In the past decade nanomedicine has contributed to better detection and treatment of cancer. Nanoparticles are several 100 times smaller than the smallest grain of sand and can therefore easily travel in the blood stream to reach the tumor. However, they are still too big to be removed by the kidneys. Since several doses of nanoparticles are necessary to treat a tumor, over time the nanoparticles can accumulate in the kidney and cause irreversible damage. In a study published in the scientific journal Biomaterials, materials scientists at the University of Freiburg led by Prof. Dr. Prasad Shastri from the Institute of Macromolecular Chemistry now present a natural solution to this problem: they built nanoparticles with the carbohydrate polysaccharides, which led to the excretion of the particles.
In nature viruses such as the herpes simplex virus-1 and the cytomegalovirus, which are able to pass through the kidney filtration apparatus despite their large size compared to nanoparticles. Shastri and his team identified that both viruses presents sugar molecules on their surface. Inspired by this observation, the scientists engineered nanoparticles containing polysaccharides. These carbohydrates are frequently found in the human tissue environment. Using a real-time imaging technique, which they have established in their laboratory, the team investigated in a mouse model the fate of these nanoparticles. They observed that the polysaccharide-enriched nanoparticles readily pass through the kidney and are excreted with the urine within a few hours after intravenous administration. The decisive factor for the researchers was that the nanoparticles continued to act as intended and were still able to target tumors.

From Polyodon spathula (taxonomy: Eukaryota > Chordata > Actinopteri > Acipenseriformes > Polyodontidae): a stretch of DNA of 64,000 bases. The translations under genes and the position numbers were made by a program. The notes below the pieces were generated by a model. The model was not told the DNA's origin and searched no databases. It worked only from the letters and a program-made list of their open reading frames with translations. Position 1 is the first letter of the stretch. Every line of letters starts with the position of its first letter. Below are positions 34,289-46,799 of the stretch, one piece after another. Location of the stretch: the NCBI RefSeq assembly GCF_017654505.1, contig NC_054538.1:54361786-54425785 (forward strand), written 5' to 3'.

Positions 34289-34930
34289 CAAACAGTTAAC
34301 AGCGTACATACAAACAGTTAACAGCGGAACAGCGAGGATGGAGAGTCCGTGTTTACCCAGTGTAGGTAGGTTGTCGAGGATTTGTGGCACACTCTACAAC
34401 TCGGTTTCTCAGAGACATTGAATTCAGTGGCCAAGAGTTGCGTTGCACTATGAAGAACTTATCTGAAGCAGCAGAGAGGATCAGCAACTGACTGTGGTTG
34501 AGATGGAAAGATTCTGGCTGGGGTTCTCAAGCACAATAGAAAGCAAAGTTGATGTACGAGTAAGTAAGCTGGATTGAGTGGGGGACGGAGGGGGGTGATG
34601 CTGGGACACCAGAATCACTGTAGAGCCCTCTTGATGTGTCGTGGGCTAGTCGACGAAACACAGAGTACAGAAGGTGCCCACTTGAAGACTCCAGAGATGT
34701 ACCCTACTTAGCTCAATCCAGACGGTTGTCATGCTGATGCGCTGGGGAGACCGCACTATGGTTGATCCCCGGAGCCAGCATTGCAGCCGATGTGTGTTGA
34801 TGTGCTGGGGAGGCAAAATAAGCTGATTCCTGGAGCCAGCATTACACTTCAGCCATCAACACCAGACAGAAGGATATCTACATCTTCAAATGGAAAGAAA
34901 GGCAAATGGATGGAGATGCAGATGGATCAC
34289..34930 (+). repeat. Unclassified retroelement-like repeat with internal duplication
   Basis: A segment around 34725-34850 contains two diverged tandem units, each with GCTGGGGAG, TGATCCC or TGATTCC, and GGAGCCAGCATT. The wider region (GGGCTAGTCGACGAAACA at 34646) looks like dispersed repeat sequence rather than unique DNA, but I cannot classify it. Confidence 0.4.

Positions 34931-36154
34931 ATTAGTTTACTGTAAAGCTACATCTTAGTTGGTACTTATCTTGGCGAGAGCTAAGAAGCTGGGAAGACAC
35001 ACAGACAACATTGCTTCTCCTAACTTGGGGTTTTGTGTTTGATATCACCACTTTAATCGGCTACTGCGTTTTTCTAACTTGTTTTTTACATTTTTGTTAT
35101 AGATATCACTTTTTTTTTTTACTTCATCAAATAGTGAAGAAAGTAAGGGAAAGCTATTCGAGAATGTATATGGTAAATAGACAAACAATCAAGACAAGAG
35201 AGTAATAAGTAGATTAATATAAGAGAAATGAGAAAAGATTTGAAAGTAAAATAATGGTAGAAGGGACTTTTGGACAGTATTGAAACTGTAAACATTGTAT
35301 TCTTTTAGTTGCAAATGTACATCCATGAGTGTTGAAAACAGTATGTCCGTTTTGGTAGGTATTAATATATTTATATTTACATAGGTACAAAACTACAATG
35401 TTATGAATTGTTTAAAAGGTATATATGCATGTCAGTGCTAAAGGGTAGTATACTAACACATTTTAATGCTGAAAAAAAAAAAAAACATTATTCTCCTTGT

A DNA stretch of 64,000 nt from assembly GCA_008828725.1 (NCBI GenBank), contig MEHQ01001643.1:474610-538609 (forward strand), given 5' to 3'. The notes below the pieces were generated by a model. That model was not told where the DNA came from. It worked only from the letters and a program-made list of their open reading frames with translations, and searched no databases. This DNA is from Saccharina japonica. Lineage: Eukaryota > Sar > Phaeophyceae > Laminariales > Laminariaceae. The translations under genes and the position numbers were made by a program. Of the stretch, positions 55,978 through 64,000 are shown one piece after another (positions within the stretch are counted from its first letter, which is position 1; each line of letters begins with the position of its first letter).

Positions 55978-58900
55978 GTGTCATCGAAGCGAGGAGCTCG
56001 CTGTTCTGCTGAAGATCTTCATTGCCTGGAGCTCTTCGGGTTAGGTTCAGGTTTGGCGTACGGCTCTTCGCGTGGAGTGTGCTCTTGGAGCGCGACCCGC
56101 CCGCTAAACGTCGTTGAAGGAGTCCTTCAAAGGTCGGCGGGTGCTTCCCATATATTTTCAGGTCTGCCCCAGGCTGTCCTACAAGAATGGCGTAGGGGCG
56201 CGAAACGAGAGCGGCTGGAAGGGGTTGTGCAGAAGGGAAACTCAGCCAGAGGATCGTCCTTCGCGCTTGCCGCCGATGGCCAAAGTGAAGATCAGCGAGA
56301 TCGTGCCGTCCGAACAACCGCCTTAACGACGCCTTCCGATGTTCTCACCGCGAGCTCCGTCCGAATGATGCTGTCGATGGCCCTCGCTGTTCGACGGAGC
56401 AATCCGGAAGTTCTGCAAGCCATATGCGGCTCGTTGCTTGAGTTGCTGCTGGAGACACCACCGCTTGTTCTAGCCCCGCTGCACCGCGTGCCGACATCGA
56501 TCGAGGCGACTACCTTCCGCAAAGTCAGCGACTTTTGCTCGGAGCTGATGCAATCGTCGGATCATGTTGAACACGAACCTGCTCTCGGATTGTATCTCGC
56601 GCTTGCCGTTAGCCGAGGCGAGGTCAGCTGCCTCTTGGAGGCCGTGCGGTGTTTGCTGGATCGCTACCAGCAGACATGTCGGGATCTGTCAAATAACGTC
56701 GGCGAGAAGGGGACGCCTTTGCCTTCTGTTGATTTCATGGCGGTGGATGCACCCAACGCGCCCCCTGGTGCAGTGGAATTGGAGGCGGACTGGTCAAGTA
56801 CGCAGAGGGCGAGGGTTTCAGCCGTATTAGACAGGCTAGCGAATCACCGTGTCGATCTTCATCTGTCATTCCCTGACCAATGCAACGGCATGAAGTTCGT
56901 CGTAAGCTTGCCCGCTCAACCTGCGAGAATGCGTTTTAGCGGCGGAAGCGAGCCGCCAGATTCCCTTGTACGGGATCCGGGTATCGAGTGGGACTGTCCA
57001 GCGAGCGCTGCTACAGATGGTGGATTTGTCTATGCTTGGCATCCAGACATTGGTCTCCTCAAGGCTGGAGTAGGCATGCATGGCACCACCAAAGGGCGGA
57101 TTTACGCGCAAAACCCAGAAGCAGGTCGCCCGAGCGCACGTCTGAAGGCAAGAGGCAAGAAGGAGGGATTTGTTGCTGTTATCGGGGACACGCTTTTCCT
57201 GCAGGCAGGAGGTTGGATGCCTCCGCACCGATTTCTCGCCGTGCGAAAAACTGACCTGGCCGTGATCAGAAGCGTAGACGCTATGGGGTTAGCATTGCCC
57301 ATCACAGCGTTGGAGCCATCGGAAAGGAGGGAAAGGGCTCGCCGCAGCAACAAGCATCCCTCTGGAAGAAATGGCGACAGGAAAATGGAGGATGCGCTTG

"The ability to combine tumor accumulation and kidney clearance in the same nanoparticle represents a tipping point in ensuring that nanomedicines can be safely administered" says Shastri. "Our nature-inspired approach enabled us to trick the kidney environment to let nanoparticles pass through" adds Dr. Melika Sarem who was a co-author of the study.
Prasad Shastri is Professor of Biofunctional Macromolecular Chemistry at the Institute for Macromolecular Chemistry and Professor of Cell Signalling Environments in the Excellence Cluster BIOSS Centre for Biological Signalling Studies and at the University of Freiburg.